Non-point source pollution (NSPS) managers and researchers from the US Virgin Islands and Puerto Rico met on May 6-7 for the 10th NSPS Conference – “Changing Direction and Directing Change: Solutions to NSPS” at the Wyndham Sugar Bay Beach Resort in St. Thomas, USVI (http://www.usvircd.org/NPS/). The conference was also open to the participation of local students in several workshops aimed to bring about awareness regarding environmental issues and their impact on our ecosystems.
Topics presented during the meeting include habitat impact and remediation, coastal and watershed management, land-use and island planning, and the importance of education and outreach. One of the main focuses was to encourage people to act responsibly when developing and constructing. Special emphasis was also given to attempting a more aggressive approach to increase public awareness by educating young students about the effects of NSPS and getting them more involved in community activities that encourage monitoring local areas prone to NSPS. Innovative strategies for public participation in NSPS management were also proposed to better the public’s knowledge about these environmental issues and their impact. However, most admitted that, in general, bad habits are hard to break.
During the conference, we asked several experts and researchers (n=16) to answer a few questions regarding the short- and long-term studies needed to improve management of NSPS and the obstacles that are often encountered. Of the participants, 94% stated over 6 years of experience in the field and, of these, 38% possessed more than 16 years (Fig. 1). More than half of those questioned are or have been employed by the government (56%), whereas 38% are associated with a non-governmental institution (Fig. 2). Land-use and island planning was most frequently identified as a short-term research need for NSPS, with watershed management as the second most recurrent need selected (Fig. 3). Long-term research needs varied widely including the importance of linking ecosystem assessments to public health, the effects of public awareness, baseline data on physical-chemical-biological parameters of NSPS, impacts of climate change, impacts of wastewater treatment on local farms in small islands, and soil nutrient budgets. Obstacles that are commonly found include the failure to apply research information in resource management and conservation, and the lack of participation of local resource users in management processes (Fig. 4). Not enough skilled and trained personnel was also considered a major concern.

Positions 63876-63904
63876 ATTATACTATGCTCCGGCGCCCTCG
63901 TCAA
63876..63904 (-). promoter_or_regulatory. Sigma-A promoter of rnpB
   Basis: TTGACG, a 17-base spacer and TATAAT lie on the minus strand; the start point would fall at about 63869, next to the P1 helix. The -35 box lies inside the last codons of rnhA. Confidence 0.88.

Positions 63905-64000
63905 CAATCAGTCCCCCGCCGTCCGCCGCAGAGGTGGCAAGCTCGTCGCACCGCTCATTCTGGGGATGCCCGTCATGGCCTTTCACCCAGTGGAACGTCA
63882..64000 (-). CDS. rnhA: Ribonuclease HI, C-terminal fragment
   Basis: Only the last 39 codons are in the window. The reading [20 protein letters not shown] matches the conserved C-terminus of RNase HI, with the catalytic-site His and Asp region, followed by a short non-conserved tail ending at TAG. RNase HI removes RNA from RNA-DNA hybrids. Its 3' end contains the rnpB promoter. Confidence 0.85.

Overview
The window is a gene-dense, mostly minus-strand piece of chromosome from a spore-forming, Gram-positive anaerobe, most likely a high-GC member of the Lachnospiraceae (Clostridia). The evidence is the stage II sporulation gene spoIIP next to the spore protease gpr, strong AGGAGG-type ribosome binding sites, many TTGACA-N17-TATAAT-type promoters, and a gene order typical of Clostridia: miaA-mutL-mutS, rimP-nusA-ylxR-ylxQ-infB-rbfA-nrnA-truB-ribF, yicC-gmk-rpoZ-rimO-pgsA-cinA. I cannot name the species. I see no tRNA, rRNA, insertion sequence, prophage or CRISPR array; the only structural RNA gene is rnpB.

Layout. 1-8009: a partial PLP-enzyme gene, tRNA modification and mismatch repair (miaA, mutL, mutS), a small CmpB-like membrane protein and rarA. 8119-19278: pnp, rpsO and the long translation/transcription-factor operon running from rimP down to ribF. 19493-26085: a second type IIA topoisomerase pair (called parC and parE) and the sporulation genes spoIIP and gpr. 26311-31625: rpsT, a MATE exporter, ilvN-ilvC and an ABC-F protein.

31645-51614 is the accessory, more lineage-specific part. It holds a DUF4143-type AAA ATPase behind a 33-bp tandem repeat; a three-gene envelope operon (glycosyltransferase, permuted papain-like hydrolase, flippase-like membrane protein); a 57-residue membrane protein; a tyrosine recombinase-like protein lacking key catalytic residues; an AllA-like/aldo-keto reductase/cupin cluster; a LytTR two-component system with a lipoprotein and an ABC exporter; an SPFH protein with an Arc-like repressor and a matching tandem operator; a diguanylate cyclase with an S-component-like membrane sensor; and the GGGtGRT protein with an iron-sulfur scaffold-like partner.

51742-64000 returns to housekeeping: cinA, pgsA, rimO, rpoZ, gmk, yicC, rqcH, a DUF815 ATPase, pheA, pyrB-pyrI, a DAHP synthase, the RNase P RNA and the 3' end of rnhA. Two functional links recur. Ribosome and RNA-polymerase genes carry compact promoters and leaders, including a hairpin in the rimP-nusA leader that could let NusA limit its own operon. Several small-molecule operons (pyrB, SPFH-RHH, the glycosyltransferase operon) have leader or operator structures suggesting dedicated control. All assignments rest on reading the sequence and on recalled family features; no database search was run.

Figure 1. Percentage of participants that are or have been employed by the government.
Figure 2. Years of experience by participants in an NSPS-associated field.
Figure 3. Short-term studies needed for improving NSPS management.
Figure 4. Obstacles that hinder effective NSPS management.
Sea Grant Puerto Rico would like to thank those that participated in our survey and we will be disseminating this information to National Sea Grant and NOAA. We expect that some of our sponsored research projects will help address these issues of main concern regarding NSPS management.
More information about NSPS management:
Video – What is nonpoint source pollution? https://www.youtube.com/watch?v=xgJzkmJ-lwU&rel=0
Photo: Sea Grant Archive